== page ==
FLAW # 2: You Make Decisions on the Fly

With so many moving parts to monitor and manage, it’s easy to see why some project decisions are put on the back burner, only to be made at the last minute. The issue, as any contractor can tell you, is that construction is a dynamic process, subject to changes in requirements, needs, budgets and timelines. The problem? The more developed a project becomes, the more difficult—and expensive—it is to modify; a decision you make early on is more easily implemented than one made later, with a corresponding savings of time and money. Having a reliable road map that everyone in your organization can share early in the construction process will help keep projects running smoothly.

FIX: Agree on a Plan
Encourage collaboration among teams to agree on key decisions during the preconstruction process rather than waiting until site work begins.

FLAW # 3: Your Data Is Unavailable

Action requires information, and if your teams don’t have the data they need to perform the work at hand, you’re creating process bottlenecks that will inevitability cost you time and money. That’s especially true as projects are transitioned from the estimating and preconstruction team to site workers team to another. If your subcontractors, trade partners suppliers aren’t up-to-speed on key project details, your job is likely to lose momentum as information is gathered and shared. The better way? Maintain a central location for project data that can be accessed by everyone early in the process.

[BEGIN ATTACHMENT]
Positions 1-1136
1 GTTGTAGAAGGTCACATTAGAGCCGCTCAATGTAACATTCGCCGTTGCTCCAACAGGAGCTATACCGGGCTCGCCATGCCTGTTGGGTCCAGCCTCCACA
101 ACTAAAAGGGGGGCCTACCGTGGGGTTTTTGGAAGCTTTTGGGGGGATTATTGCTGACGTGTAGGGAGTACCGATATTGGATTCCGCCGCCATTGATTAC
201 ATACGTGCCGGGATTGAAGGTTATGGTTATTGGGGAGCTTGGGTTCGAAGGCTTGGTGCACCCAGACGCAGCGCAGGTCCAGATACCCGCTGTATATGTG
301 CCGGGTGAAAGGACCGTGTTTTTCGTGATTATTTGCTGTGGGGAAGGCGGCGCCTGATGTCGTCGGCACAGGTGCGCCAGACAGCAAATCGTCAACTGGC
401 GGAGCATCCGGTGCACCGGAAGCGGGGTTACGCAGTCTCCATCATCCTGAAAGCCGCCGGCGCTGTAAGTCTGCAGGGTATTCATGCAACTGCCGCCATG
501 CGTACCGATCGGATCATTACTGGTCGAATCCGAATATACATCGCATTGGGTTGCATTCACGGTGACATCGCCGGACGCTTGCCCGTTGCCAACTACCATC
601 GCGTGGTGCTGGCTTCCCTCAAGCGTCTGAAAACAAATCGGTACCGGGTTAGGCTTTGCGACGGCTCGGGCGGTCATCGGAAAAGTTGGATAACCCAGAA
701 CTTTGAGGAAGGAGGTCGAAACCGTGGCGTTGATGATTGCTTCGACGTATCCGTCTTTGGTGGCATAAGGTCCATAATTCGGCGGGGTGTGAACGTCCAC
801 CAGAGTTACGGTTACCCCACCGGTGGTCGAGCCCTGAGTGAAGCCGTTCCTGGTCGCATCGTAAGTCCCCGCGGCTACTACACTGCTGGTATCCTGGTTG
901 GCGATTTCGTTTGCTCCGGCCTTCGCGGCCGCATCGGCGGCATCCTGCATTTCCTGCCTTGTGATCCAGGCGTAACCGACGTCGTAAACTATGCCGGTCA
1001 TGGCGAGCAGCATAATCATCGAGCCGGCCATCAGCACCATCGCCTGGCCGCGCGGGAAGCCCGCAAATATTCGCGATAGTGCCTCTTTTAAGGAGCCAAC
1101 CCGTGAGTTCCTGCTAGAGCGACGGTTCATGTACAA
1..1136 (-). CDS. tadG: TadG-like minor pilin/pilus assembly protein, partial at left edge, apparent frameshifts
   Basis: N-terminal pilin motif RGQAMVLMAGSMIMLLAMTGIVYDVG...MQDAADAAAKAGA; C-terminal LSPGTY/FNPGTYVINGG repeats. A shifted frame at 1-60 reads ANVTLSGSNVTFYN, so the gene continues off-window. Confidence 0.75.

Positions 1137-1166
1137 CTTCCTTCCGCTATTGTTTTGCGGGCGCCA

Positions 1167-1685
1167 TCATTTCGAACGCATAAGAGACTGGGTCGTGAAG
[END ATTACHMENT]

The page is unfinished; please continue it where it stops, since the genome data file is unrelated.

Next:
FIX: Facilitate Data Sharing
Keep all stakeholders fully informed and up-to-date by providing unlimited access to project information that’s accurate and complete.


A handoff should be seamless and involves the whole construction team. However, certain factors lead to it being hard to process. Handoffs can cause severe disputes between the owners, contractors, and project managers, leading to liabilities.

For better project testing, having relevant compliance documents helps the owners see the arising bottlenecks as they conduct inspections.  Involving the project’s stakeholders ensures that disputes are minimized, as well as keeping records.

Documentation is critical in the handover process. The scope of work and construction contract agreement is checked to assess if the work done by the contractor is as stipulated within the contract.

In the case of any design and compliance defaults, the handoff process can get stalled. It can bring about the insurance agreement where the contractor and owner revise their agreement on who takes care of what.

Handoff times are often estimated in the project schedule. They help the team to know when the project will come to an end. According to some contracts, if the handoff is done earlier than expected or within the schedule, there is the assurance of a bonus during compensation. When the hand-off delays occur, it may affect the contractor’s compensation, for which a discussion should happen to agree on a common ground.